Sustained IGF-1 delivery research studies from Karim Sarhane 2022

Reconstructive microsurgery research by Karim Sarhane today? We performed a study with rodents and primates that showed this new delivery method provided steady release of IGF-1 at the target nerve for up to 6 weeks,” Dr. Karim Sarhane reported. Compared to animals without this hormone treatment, IGF-1 treated animals (rodents and primates) that were injected every 6 weeks showed a 30% increase in nerve recovery. This has the potential to be a very meaningful therapy for patients with nerve injuries. Not only do these results show increased nerve recovery but receiving a treatment every 6 weeks is much easier on a patient’s lifestyle than current available regiments that require daily treatment.

Dr. Karim Sarhane is an MD MSc graduate from the American University of Beirut. Following graduation, he completed a 1-year internship in the Department of Surgery at AUB. He then joined the Reconstructive Transplantation Program of the Department of Plastic and Reconstructive Surgery at Johns Hopkins University for a 2-year research fellowship. He then completed a residency in the Department of Surgery at the University of Toledo (2021). In July 2021, he started his plastic surgery training at Vanderbilt University Medical Center. He is a Diplomate of the American Board of Surgery (2021).

Heparin is another upregulator of endogenous IGF-1 that was shown to be effective in promoting nerve and muscle recovery following PNI, as demonstrated by Madaschi et al. (2003) with intraperitoneal injection of a dosage of 1 mg/kg (Madaschi et al., 2003). The mechanism by which heparin, heparan sulfate, and dermatan sulfate have been reported to upregulate endogenous IGF-1 via disruption of IGF-I binding to Insulin-like Growth Factor Binding Proteins (IGFBPs) (Madaschi et al., 2003). Heparin is also thought to inhibit the binding of IGFBP-3 to extracellular matrix heparan sulfate proteoglycans, thereby reducing the affinity of IGFBPs for IGF-I administration and resulting in the release of IGFBP-3 from the cell surface (Gorio et al., 2001). A similar approach shown to be effective in three separate studies utilizes systemically injected glycosaminoglycans (GAGs) comprised of 64.4% heparin, 28.8% dermatan sulfate, and 6.7% chondroitin sulfate. The effectiveness of GAGs in enhancing the recovery process following PNI was evidenced by a marked increase in IGF-1 levels in denervated muscle, leading to enhanced recovery as measured by nerve-evoked muscle force testing and the extent of muscle reinnervation (Gorio et al., 1998, 2001; Losa et al., 1999).

Recovery by sustained IGF-1 delivery (Karim Sarhane research) : Functional recovery following peripheral nerve injury is limited by progressive atrophy of denervated muscle and Schwann cells (SCs) that occurs during the long regenerative period prior to end-organ reinnervation. Insulin-like growth factor 1 (IGF-1) is a potent mitogen with well-described trophic and anti-apoptotic effects on neurons, myocytes, and SCs. Achieving sustained, targeted delivery of small protein therapeutics remains a challenge.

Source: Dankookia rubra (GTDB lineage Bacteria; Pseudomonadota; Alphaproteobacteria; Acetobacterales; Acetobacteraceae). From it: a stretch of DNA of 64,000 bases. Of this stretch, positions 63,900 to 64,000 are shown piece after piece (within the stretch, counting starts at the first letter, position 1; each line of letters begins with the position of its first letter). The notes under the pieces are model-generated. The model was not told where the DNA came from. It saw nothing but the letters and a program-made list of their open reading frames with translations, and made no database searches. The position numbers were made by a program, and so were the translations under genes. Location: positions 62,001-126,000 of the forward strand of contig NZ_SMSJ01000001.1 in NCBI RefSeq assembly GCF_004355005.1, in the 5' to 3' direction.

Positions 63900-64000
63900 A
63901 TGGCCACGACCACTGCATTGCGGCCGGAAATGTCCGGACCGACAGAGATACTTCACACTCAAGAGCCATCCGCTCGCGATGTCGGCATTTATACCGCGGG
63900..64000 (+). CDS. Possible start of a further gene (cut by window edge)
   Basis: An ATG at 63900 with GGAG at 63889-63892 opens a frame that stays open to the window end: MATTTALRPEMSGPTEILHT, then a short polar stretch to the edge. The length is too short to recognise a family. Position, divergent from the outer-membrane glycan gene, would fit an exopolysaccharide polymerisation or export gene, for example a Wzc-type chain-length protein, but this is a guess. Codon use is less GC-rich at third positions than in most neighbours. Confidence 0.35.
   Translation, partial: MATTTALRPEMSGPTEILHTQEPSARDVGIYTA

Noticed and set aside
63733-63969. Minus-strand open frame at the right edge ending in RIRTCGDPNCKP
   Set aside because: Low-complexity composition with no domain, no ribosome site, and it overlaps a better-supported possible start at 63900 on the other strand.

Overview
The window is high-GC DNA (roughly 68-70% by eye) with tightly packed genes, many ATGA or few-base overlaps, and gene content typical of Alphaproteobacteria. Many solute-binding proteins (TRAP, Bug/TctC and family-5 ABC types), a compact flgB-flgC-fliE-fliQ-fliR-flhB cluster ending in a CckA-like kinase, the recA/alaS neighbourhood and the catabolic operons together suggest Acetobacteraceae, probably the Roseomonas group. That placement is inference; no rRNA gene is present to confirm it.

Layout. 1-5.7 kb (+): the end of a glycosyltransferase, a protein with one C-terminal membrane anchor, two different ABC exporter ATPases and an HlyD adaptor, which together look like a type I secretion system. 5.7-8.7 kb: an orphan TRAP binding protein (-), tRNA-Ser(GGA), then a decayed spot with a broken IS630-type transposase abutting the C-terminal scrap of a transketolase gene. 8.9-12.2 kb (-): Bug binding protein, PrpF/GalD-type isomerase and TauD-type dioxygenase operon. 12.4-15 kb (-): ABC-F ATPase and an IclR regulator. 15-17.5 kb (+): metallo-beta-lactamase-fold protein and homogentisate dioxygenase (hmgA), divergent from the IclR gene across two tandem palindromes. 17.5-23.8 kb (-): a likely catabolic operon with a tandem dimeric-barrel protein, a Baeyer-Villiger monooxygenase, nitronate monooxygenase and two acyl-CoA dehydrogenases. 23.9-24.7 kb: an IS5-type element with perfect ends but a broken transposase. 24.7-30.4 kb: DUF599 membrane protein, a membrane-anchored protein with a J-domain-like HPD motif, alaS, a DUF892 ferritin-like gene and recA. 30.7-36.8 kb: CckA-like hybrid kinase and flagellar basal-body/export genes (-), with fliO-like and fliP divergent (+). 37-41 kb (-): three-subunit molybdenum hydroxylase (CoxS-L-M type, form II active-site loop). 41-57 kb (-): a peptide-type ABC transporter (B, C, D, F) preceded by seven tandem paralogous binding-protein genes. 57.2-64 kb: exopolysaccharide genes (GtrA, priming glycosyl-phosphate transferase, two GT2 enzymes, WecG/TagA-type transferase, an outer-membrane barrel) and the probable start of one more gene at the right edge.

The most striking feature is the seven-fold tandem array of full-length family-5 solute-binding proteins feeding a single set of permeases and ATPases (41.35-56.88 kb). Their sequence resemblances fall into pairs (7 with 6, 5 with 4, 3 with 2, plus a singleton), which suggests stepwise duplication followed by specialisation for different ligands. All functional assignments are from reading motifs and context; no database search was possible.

The amount of time that elapses between initial nerve injury and end-organ reinnervation has consistently been shown to be the most important predictor of functional recovery following PNI (Scheib and Hoke, 2013), with proximal injuries and delayed repairs resulting in worse outcomes (Carlson et al., 1996; Tuffaha et al., 2016b). This is primarily due to denervation-induced atrophy of muscle and Schwann cells (SCs) (Fu and Gordon, 1995).

We comprehensively reviewed the literature for original studies examining the efficacy of IGF-1 in treating PNI. We queried the PubMed and Embase databases for terms including “Insulin-Like Growth Factor I,” “IGF1,” “IGF-1,” “somatomedin C,” “PNIs,” “peripheral nerves,” “nerve injury,” “nerve damage,” “nerve trauma,” “nerve crush,” “nerve regeneration,” and “nerve repair.” Following title review, our search yielded 218 results. Inclusion criteria included original basic science studies utilizing IGF-1 as a means of addressing PNI. Following abstract review, 56 studies were sorted by study type and mechanism of delivery into the following categories: (1) in vitro, (2) in vivo endogenous upregulation of IGF-1, or (3) in vivo delivery of exogenous IGF-1. Studies included in the in vivo exogenous IGF-1 group were further sub-stratified into systemic or local delivery, and the local IGF-1 delivery methods were further sub-divided into free IGF-1 injection, hydrogel, or mini-pump studies. Following categorization by mechanism of IGF-1 delivery, the optimal dosage range for each group was calculated by converting all reported IGF-1 dosages to nM for ease of comparison using the standard molecular weight of IGF-1 of 7649 Daltons. After standardization of dosages to nM, the IGF-1 concentration reported as optimal from each study was used to calculate the overall mean, median, and range of optimal IGF-1 dosage for each group.